Taming a promising, but flaky, solar perovskite

TokyoTech stablised perovskite

“Solar cells made of α-FAPbI3 exhibit a 25.8% conversion efficiency and an energy gap of 1.48eV, specifications that are highly desirable for real-life applications. Unfortunately, α-FAPbI3 is metastable at room temperature and undergoes a phase transition to δ-FAPbI3. The energy gap of δ-FAPbI3 is much larger than the ideal value for solar cell applications,” according to Tokyo Tech, which has worked out the mechanism behind one particular proposed stabilisation technique – swapping some of the iodine ions with thiocyanate ions (SCN-).

“Previous studies have shown that partial replacement of surface anions stabilises the α-phase. However, it is unclear how SCN- incorporate themselves within the perovskite lattice and increase the interfacial stability,” said Takafumi Yamamoto, who lead the research.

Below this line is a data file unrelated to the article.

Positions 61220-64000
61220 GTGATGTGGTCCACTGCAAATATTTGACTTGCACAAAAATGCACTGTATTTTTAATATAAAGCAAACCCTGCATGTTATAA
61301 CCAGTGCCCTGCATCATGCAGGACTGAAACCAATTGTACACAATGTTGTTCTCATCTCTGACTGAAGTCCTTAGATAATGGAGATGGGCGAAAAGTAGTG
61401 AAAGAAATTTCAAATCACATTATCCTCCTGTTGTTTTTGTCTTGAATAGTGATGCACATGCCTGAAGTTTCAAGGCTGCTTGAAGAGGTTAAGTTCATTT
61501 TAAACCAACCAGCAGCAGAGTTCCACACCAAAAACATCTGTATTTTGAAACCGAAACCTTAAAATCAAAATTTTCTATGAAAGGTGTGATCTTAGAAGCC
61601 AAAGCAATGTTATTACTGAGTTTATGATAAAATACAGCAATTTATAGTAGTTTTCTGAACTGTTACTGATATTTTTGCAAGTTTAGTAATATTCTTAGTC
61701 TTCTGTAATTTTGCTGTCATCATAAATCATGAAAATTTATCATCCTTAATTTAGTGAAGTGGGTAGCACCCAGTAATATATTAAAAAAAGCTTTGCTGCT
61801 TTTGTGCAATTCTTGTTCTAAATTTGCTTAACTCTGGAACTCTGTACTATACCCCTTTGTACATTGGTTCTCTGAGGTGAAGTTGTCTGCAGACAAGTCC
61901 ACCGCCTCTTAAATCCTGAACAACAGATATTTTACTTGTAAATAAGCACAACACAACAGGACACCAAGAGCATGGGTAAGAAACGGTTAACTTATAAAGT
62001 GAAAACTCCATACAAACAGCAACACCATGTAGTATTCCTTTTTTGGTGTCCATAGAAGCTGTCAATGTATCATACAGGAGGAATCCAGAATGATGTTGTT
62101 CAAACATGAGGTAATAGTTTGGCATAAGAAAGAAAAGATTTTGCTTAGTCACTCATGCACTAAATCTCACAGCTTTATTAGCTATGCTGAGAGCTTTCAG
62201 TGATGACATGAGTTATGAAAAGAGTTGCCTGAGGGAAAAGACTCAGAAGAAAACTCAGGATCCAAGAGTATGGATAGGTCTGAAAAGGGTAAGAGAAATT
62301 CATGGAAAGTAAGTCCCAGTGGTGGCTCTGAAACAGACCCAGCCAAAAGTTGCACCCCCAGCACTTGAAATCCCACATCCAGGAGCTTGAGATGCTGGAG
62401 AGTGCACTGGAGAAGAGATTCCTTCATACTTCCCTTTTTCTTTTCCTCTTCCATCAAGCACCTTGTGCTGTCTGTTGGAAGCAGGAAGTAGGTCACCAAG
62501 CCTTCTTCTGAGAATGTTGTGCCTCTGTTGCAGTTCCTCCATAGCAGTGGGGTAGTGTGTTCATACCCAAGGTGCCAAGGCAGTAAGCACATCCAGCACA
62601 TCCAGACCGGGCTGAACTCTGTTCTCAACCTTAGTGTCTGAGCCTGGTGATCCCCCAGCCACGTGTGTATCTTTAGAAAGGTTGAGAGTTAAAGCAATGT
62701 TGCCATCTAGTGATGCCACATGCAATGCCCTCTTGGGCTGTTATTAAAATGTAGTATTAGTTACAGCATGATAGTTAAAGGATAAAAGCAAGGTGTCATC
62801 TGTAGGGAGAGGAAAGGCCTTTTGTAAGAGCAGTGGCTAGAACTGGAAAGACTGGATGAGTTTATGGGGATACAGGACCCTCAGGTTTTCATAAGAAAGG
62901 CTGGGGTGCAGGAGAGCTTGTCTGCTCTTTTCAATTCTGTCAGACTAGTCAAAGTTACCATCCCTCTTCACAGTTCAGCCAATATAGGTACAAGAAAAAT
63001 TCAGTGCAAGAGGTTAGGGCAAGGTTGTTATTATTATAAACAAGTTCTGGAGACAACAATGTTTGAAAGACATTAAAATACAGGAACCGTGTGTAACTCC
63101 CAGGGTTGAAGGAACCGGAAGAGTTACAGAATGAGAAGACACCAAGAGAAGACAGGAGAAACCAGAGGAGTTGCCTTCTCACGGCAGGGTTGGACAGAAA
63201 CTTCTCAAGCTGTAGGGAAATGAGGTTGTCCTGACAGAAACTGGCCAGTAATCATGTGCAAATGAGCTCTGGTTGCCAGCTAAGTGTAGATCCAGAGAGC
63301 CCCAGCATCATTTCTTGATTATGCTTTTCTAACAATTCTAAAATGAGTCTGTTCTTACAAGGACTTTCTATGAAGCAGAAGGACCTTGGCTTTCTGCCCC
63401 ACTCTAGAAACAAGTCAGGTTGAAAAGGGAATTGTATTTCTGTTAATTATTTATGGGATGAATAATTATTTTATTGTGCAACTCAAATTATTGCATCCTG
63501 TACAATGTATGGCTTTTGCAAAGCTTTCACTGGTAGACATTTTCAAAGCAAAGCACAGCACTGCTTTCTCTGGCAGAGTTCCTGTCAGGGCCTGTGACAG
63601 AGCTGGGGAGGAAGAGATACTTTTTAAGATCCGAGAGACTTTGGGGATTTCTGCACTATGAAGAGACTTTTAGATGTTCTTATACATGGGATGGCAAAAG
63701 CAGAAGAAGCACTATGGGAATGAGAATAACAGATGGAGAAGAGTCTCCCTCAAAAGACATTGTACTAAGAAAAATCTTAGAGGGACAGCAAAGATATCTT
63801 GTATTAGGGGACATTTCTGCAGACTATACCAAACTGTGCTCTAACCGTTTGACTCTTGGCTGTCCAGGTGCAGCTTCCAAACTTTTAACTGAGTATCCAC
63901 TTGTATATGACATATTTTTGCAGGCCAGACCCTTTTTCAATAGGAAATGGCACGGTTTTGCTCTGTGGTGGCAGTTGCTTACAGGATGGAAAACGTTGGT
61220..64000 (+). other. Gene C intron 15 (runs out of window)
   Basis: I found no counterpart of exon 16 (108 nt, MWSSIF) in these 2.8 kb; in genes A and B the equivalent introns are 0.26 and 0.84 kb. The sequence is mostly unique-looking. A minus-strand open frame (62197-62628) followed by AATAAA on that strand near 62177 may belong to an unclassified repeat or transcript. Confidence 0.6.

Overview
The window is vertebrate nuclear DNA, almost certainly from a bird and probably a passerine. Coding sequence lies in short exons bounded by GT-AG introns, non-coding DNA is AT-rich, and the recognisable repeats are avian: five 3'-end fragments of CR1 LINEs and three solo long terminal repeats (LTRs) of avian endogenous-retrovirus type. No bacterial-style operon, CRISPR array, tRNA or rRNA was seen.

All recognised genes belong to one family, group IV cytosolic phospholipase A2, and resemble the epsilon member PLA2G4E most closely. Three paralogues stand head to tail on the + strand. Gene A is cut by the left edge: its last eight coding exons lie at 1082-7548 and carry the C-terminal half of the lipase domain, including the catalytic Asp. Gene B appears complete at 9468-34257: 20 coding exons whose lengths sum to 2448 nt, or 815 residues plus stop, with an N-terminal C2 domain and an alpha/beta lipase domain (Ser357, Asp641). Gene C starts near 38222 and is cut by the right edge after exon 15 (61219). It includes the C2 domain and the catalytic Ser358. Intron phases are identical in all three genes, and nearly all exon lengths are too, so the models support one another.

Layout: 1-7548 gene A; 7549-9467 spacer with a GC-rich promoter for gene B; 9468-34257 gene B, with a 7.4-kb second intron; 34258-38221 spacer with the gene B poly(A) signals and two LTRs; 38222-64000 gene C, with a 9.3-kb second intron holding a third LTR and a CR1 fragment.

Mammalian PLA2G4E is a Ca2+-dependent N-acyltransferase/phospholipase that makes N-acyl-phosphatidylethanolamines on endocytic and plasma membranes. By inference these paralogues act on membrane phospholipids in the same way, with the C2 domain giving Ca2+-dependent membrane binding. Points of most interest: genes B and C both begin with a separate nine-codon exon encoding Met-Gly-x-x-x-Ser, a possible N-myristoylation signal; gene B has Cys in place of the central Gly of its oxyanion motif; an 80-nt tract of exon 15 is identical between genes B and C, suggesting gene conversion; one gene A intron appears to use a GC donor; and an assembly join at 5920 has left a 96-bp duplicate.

For the first time, according to Tokyo Tech, single crystal and powder samples of the thiocyanate-stabilised pseudo-cubic perovskite were prepared by the team, and detailed study revealed the relationship between the internal crystal structures and defects as the material moved between its phases.

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